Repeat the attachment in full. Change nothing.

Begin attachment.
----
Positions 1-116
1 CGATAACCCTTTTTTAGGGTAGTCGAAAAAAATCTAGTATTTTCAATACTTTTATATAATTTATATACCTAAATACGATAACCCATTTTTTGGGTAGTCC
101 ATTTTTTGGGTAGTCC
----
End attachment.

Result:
Positions 1-116
1 CGATAACCCTTTTTTAGGGTAGTCGAAAAAAATCTAGTATTTTCAATACTTTTATATAATTTATATACCTAAATACGATAACCCATTTTTTGGGTAGTCC
101 ATTTTTTGGGTAGTCC